The BBSRC DTP system also incorporates additional academic and professional development opportunities. Most studentships last for four years full time and follow a structure like this:
Specific DTP websites will have more information about the exact structure they expect PhD students to follow.
Throughout your time at the DTP you will benefit from studying within a cohort of other PhD students, offering a community for support and discussion during your PhD. You may also receive additional funding to travel to conferences or carry out fieldwork away from your host university.
The PIPS scheme is an integral part of PhD research at a BBSRC DTP. All funded students are expected to complete a three-month professional placement outside their university. This allows you to gain wider work experience and enhance your future employability.
Your PIPS shouldn't be directly related to your PhD project (you can't simply go and assist in another university lab, for example) but it can have a connection with science, research or higher education in general. Examples of hosts may include technology companies producing laboratory equipment, government bodies working on science and research policy (including the BBSRC itself) or publishers such as FindAPhD.
Host organisations aren't allowed to pay PIPS interns, but you'll continue to receive your studentship during the placement and can also claim for some additional travel costs.
We frequently host BBSRC students on PIPS placements at FindAPhD. Opportunities are available to help build and improve new parts of our website, deliver our weekly newsletter and participate in our events, all while gaining skills in web design, digital publishing and science communication. Get in touch for more information.
Some BBSRC studentships are offered as industrial Collaborative Awards in Science and Engineering (iCASE) awards. These fund projects that are designed and delivered through equal partnerships between universities and external organisations from business and industry.
The project you work on will usually be more practical, with a focus on applied science and potential commercial and industrial outcomes. To achieve this, you'll spend between 3 and 18 months based at the partner organisation, though your doctorate will ultimately be awarded by your host university.
You'll receive the same funding for your PhD, but your external partner may also cover additional expenses during the time you are based with them.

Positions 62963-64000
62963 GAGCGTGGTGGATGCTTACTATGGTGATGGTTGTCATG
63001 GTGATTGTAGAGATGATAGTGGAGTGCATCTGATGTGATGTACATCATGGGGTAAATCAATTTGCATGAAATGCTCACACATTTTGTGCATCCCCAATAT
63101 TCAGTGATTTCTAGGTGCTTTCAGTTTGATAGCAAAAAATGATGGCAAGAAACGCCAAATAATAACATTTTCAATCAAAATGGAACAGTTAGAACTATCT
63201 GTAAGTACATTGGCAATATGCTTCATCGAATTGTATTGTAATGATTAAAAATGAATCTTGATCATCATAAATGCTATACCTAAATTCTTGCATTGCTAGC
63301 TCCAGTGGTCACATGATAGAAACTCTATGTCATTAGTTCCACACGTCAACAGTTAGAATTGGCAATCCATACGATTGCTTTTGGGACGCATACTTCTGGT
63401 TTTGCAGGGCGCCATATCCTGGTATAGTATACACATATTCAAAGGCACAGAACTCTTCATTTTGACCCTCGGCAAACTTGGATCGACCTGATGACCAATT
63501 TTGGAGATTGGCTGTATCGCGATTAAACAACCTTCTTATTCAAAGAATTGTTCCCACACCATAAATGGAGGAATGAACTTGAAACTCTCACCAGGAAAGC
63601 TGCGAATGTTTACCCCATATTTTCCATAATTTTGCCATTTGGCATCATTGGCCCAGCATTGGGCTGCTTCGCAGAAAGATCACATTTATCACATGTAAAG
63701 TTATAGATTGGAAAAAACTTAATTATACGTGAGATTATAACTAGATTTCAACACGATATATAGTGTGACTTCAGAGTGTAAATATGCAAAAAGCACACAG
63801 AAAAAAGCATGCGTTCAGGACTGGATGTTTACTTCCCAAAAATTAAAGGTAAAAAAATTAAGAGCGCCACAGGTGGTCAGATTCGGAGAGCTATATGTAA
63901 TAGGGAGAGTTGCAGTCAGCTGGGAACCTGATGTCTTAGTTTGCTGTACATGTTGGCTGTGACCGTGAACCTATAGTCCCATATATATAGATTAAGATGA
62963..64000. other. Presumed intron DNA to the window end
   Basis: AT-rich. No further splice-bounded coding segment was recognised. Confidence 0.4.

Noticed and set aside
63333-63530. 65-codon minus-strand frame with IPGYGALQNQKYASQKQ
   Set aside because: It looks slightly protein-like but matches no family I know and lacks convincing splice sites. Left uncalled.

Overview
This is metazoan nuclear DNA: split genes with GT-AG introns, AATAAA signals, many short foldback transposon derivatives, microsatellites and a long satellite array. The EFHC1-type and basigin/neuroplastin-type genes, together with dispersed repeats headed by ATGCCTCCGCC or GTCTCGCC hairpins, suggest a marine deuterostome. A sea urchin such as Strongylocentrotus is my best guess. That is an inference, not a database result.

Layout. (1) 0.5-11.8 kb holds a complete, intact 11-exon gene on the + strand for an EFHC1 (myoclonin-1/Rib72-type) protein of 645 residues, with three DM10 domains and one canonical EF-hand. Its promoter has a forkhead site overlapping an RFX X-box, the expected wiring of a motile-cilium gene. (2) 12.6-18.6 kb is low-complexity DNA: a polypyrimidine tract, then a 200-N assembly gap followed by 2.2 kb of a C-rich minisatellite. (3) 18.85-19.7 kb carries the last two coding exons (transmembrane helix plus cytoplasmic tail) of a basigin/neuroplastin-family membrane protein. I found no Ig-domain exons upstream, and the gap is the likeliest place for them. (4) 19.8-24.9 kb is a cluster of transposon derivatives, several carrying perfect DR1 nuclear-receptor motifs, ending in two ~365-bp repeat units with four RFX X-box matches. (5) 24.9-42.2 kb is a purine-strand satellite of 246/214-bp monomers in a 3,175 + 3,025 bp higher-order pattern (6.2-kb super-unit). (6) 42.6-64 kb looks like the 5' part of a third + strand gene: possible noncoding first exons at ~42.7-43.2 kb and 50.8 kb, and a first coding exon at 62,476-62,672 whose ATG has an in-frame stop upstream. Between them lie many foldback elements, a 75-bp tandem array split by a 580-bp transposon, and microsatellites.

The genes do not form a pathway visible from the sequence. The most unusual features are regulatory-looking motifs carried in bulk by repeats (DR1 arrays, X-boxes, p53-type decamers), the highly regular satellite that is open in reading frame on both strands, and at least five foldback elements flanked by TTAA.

iCASE students don't need to complete a PIPS placement as their PhD is already professionally focussed.
In most cases (no pun intended) iCASE studentships are awarded by DTPs: a member university selects a partner and uses some of its BBSRC funding to develop a project with them.
This means that the best way to find an iCASE studentship is to check the details for DTPs in the section above, or search directly for advertised opportunities.
Collaborative Training Partnerships are set up between universities and external organisations from business and industry in order to address priority research areas for the UK bioeconomy.
Unlike DTP and iCASE projects, CTP projects are initiated and led by non-academic partners who seek out universities to develop a PhD opportunity with. Your degree will be awarded by the university, but your project will be designed by the external partner who will also cover some of the costs involved.
This type of BBSRC funding is ideal if you want to focus on biotechnology and applied science, potentially with a view to pursuing a non-academic career with your PhD.
CTPs were initially funded for PhDs starting between 2017 and 2019. However, the BBSRC has since provided funding for additional CTP studentships in 2020.
BBSRC CTPs are currently set up with the following organisations for 2020:
These studentships will normally be advertised by universities, or here on FindAPhD.
You can find more information about current CTPs on the BBSRC website.
BBSRC-funded PhD students at CTPs receive essentially the same funding as those at DTPs. Your studentship will run for four years, full time, and will cover fees, maintenance and additional research expenses (subject to eligibility). Your PhD will be jointly supervised by representatives of your university and the external organisation leading the project.
CTP projects don't include a separate PIPS internship as all students spend a minimum of three months based with their external partner.
The three types of BBSRC PhD studentship can seem confusing, but they have quite a lot in common: all provide equivalent levels of PhD funding, all lead to the award of a high quality UK doctorate and all include additional professional placement and development opportunities.
The broad differences are:
The golden rule for all three project types is the same: if you see a PhD opportunity that interests you, apply for it!
Eligibility for BBSRC PhD funding is broadly the same as for other UKRI studentships.
EU eligibility for BBSRC studentships is guaranteed for PhDs beginning in the 2020-21 academic year, regardless of Brexit.